Google “Rick Mears” and, by rights, you should be directed to multiple Wikipedia entries: Four-time Indianapolis 500 winner of course, but also racer and gentleman. For his singular fusion of scrupulously clean racing and modest grace made Rick not just a racer’s racer, but one of motorsports’ finest ambassadors; one who autographed countless hats and tee shirts “Rick Mears – Thanks!” And meant every word of it.

Although he didn’t make the show in his first go-round at Indianapolis, Rick caught the eye of Roger Penske who later offered him a part-time ride the following season. All the kid from Bakersfield did was qualify on the front row at Indianapolis and collect the first three of his 29 IndyCar wins, securing a job with The Captain.

The next year Mears captured his first Indy 500 and National Championship. Two more Indy wins, a pair of national titles, even a promising F1 test followed. But all was not milk and champagne. In ’84 a crash resulted in terrible lower extremity injuries. Following an agonizing rehabilitation, he returned to action, winning the Pocono 500 less than a year after his accident. 

Victorious from Phoenix to Brands Hatch, Milwaukee to Laguna Seca, Rick had a special affinity for the Indianapolis Motor Speedway. When a defective wheel nut sent him into the wall during practice in ’91, it was the first time he had so much as spun at The Brickyard. Undaunted, he rebounded to secure a record sixth pole before besting Michael Andretti in an heroic duel to join A.J. Foyt and Al Unser in one of racing’s most exclusive clubs. 

While Rick Mears the driver retired after the following season, Rick Mears the racer and gentleman did not. As spotter/advisor he has contributed mightily to the eight championships and 10 Indianapolis 500 wins earned by Team Penske since ’92, even as he has continued signing ever more hats and tee shirts “Rick Mears – Thanks.”

I hope you’ll join me at the RRDC dinner for our turn to say “Thank you – Rick Mears.”




Outdoor cocktails, with some of Rick’s most famous race cars on display, will commence at 6:00 p.m., followed by dinner at 7:15 p.m. sharp.

Tickets for our 12th Annual Legends Dinner are expected to sell out quickly, so don’t get left behind.

RSVP to Jeremy Shaw at, then complete the attached form and mail, along with a check made out to RRDC, to:

John C. Fergus, RRDC Treasurer, 8377 Green Meadows Drive N, Suite A, Lewis Center, OH 43035.

Click Here for dinner registration form.

All proceeds go toward the RRDC’s young driver initiatives:,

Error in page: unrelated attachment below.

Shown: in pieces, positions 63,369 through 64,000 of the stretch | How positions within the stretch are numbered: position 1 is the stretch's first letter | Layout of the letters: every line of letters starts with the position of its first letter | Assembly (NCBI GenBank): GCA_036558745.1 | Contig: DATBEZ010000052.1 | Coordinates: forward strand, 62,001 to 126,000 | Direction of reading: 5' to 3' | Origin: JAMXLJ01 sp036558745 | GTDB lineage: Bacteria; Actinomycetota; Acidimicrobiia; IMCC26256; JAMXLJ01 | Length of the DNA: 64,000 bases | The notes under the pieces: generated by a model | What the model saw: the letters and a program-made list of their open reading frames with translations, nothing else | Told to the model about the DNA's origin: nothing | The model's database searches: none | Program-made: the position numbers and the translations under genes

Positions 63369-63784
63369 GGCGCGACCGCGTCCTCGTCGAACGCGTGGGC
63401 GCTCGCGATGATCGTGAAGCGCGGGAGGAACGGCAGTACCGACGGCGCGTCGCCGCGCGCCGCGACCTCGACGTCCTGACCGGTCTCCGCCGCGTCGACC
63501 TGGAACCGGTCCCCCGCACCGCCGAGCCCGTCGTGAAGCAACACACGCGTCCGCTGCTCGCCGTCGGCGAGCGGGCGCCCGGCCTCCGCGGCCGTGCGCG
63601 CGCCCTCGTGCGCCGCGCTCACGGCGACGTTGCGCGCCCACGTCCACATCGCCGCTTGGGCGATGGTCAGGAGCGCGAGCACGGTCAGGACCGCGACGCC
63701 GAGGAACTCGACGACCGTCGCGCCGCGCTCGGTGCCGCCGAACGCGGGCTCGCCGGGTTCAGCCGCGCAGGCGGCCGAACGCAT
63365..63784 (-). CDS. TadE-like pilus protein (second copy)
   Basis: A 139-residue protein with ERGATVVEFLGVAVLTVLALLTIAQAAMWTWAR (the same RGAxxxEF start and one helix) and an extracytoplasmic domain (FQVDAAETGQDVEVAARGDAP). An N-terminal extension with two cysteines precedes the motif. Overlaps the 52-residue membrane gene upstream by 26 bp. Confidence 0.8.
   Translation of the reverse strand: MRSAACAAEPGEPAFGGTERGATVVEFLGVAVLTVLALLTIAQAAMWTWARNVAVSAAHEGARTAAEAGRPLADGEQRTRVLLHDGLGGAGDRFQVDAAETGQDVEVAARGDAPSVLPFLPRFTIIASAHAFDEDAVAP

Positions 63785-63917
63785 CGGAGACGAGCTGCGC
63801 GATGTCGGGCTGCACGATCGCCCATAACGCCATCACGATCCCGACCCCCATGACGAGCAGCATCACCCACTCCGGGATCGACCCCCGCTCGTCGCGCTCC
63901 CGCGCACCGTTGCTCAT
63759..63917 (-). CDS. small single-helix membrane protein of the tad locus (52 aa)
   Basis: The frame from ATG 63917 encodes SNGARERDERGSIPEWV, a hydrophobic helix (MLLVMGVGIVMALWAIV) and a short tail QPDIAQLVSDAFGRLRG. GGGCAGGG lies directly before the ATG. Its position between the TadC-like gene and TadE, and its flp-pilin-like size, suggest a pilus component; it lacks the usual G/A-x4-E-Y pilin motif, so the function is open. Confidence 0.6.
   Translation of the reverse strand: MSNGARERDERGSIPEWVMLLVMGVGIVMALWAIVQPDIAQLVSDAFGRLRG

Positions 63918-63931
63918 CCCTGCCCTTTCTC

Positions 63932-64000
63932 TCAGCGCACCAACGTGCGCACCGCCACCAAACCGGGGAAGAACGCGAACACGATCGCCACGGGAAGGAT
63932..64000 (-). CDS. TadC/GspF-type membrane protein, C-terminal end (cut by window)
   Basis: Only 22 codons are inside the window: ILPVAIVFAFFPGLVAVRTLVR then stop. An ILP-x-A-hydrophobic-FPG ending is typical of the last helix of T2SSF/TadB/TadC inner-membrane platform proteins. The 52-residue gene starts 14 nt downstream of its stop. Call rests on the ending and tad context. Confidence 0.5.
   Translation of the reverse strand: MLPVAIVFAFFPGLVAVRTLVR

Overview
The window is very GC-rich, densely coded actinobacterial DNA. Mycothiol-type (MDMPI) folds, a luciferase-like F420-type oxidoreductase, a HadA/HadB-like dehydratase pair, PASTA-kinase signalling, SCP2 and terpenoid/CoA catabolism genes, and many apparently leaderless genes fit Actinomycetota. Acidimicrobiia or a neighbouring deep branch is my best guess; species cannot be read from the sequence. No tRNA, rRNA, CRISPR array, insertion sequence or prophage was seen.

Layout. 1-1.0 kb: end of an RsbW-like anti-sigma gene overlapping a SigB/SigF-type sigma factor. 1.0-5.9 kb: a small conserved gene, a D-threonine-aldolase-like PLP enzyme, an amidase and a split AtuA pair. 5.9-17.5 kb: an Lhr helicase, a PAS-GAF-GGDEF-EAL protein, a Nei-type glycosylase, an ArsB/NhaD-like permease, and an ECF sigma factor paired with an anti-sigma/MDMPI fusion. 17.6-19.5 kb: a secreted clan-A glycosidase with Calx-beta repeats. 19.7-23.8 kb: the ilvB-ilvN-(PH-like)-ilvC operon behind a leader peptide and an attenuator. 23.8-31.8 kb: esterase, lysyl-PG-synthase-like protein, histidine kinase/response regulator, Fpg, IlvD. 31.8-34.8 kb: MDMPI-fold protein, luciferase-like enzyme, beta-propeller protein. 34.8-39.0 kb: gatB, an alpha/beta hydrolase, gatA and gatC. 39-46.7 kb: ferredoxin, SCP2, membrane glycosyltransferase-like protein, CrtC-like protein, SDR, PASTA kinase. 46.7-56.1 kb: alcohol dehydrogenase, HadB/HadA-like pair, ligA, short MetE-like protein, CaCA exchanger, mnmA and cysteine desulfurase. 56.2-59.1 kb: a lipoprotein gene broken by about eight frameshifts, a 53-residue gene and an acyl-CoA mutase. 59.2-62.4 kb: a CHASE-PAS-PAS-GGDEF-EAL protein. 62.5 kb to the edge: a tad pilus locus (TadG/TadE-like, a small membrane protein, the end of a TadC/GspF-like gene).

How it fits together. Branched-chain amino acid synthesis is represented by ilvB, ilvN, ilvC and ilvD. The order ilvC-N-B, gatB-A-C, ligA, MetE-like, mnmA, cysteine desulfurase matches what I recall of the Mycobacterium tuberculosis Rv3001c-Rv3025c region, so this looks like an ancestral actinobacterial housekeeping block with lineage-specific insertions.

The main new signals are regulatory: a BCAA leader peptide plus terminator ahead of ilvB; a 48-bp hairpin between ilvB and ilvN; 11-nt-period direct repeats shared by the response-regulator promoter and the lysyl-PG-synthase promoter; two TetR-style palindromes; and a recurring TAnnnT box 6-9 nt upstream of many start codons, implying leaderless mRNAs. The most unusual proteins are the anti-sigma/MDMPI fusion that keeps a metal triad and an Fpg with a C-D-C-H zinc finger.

Peter Argetsinger in 1980, the year he won the British Kentagon Formula Ford Championship. [Image from the Randy Barnett Collection/IMRRC]

Peter Argetsinger died Thursday, Feb. 6, at his home in Watkins Glen after a fight against cancer. He was 69. As the son of Cameron and Jean Argetsinger, who were the founders and organizers of the first races in Watkins Glen, motorsport was an important part of Peter’s life from early on. As an international racing champion, a respected driving coach and International Motor Racing Research Center Governing Council member, Argetsinger is being remembered across the motorsports industry for his talents and joy in the sport. See his RRDC bio for details of his stellar racing career.

Argetsinger is survived by Sjoukje Schipstra, his beloved wife of 45 years, and his children Kimberley Argetsinger of New York City and J.C.G. Argetsinger of Los Angeles. The family will receive friends from 5-8 p.m. on Feb. 14 at the Vedder-Scott-Zinger Funeral Home, 122 N. Genesee St., Montour Falls, New York. A funeral mass will be conducted at St. Mary’s of The Lake Church, 905 N. Decatur St., Watkins Glen, on Saturday, Feb. 15 at 11 a.m.





Tom Davey introduced the latest SAFEisFAST promotional trailer at the RRDC’s Daytona Dinner last month. “What It Takes to Be a Great Racing Driver” features 16 of the top racers and team owners – past and present – in history. From the newest kids – Kyle Kirkwood, Colton Herta; to champions at the top of their game – Scott  Dixon, Fernando Alonso, Juan Pablo Montoya; to legends – Mario Andretti, Bobby Unser, Roger Penske; the message is the same – skill, dedication, brains. Enjoy.



Five new members have been chosen to join the Rolex Monterey Motorsports Reunion Selection Committee, including RRDC members Chris McAllister and Patrick Long.

  • McAllister has competed in the Historic/Reunion event since the early 1990s. He races internationally in historic Formula 1; has served as a group steward at Rolex Monterey Motorsport Reunions; and is on the Board of Directors of the Indianapolis Motor Speedway Museum.
  • Long is a longtime Porsche factory race driver; has won at Le Mans, Daytona and Sebring; is regular at the Rolex Reunion across multiple classes. He also has served on the last two Porsche Rennsport Reunion selection committees.

The 12-person committee is charged with researching and evaluating all RMMR entry requests to ensure that every car meets the highest level of provenance, authenticity and period correctness in order to be accepted for the Reunion’s Aug. 13-16 races.

Other RRDC members on the Reunion Selection Committee are Bruce Canepa, Murray Smith and Bill Warner.




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